Windows Live, R.I.P.

Windows Live appears to be on its last legs, with Windows 8 ushering in a new generation of monosyllabic, Metrofied analogs. Here's a scorecard of what's changing

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  • Windows Live Calendar has already appeared in numerous Metro demos as Calendar. Windows Live Contacts is now called People. Windows Live Photo Gallery morphs into Photos. Perhaps someone discovered that putting the full name of all of those apps on Metro-size tiles would drive the display font down to about 4 points. At any rate, at this point, nobody knows what the tile-ized applications will look like.
  • Windows Live Messenger sits perched in a particularly precarious position, with Lync on one side and Microsoft Skype on the other. It's been integrated in various degrees into all sorts of sites and apps, including Internet Explorer, Hotmail, SkyDrive, Facebook, MySpace, LinkedIn, Windows Live Photo Ga -- er, Photos, Bing, Xbox Live, Windows Phone, the Zune (which is also biting the dust) and it's available for iPhone and iPad from the Apple App Store. It looks like Windows Live Messenger will be called Messaging, or perhaps Messenger, but it's ripe for inclusion in either Skype or Lync or both.

Tom Warren at The Verge quotes unnamed sources as saying that Messaging, Mail, Calendar, and People "are designed to be core Windows communications apps," although that characterization has to make one wonder where Skype fits into the mix. Warren also says that "the Music and Video applications are currently branded with Zune, but are built by the Xbox team. We are hearing that this branding will be removed shortly before the Windows 8 release, moving to Xbox Live for Windows as the entertainment brand for Windows 8 Music, Video and Games." One must also wonder why Xbox would retain the recently dearly departed "Live" designation.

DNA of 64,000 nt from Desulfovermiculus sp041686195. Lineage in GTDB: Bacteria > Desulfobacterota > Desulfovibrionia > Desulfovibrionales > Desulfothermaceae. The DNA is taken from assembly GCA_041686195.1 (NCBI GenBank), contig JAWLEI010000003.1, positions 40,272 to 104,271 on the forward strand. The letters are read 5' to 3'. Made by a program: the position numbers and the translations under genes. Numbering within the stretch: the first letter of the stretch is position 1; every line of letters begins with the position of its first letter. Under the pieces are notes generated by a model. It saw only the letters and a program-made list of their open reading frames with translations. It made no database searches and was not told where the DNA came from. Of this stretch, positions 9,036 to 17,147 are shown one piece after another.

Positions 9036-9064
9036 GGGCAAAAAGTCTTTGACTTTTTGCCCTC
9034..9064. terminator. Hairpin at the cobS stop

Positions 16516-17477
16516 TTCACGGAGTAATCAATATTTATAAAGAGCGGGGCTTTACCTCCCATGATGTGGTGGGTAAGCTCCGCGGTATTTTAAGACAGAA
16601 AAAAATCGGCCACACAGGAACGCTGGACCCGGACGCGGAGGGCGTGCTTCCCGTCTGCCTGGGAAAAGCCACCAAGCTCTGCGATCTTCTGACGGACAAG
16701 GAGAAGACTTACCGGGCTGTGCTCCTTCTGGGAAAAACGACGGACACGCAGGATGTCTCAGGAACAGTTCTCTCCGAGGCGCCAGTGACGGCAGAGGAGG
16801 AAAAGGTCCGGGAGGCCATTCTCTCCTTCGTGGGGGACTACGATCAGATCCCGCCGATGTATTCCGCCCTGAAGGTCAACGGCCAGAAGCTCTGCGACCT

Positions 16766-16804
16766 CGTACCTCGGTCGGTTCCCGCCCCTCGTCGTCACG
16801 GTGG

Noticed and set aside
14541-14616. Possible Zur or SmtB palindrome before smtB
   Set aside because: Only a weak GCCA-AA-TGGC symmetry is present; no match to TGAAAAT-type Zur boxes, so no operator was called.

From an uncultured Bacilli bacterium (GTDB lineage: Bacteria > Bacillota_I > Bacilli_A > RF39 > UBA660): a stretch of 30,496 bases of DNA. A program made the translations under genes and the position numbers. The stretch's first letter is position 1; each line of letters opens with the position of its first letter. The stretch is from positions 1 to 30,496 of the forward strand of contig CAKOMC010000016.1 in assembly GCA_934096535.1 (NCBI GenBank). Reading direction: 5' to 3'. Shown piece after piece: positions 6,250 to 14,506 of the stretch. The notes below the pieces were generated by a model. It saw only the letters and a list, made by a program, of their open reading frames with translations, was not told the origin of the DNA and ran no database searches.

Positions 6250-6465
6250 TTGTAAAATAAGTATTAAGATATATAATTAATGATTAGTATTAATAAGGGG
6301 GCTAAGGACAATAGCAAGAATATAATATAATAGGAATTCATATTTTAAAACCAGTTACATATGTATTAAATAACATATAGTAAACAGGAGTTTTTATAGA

Missing in action, so far: Windows Live Family Safety, Windows Live Movie Maker, and Windows Live Writer. It's easy to imagine Live Writer going away, absorbed by Word 15 and the new SkyDrive. But the other two aren't so readily dismissed.

We also have no idea which, if any, of the new Live-less apps will ship with Windows 8, and which will have to be downloaded from the Windows Store. Microsoft may not make that decision until it's close to the final release.

There are much greater concerns, of course. What happens to the Windows Live programs that run on Windows XP, Vista, and Windows 7? Remember, the ones that existed before we'd ever heard of Metro tiles? Is Microsoft going to pour any money into improving those "legacy" apps -- particularly when the revenue from all of them put together probably wouldn't pay Bing's bills for a day? If it won't run on a tile, will Microsoft turn a blind eye?

Compare and contrast with Apple's branding. We have iMail (formerly known as iMail, then iMail, and uh iMail, and iMail) and iTunes (aka iTunes, iTunes, and ... you get the idea). The toughest rebranding hurdle Apple customers had to clear came when the term "Mac OS" turned into "OS."

This story, "Windows Live, R.I.P.," was originally published at Get the first word on what the important tech news really means with the InfoWorld Tech Watch blog. For the latest developments in business technology news, follow on Twitter.

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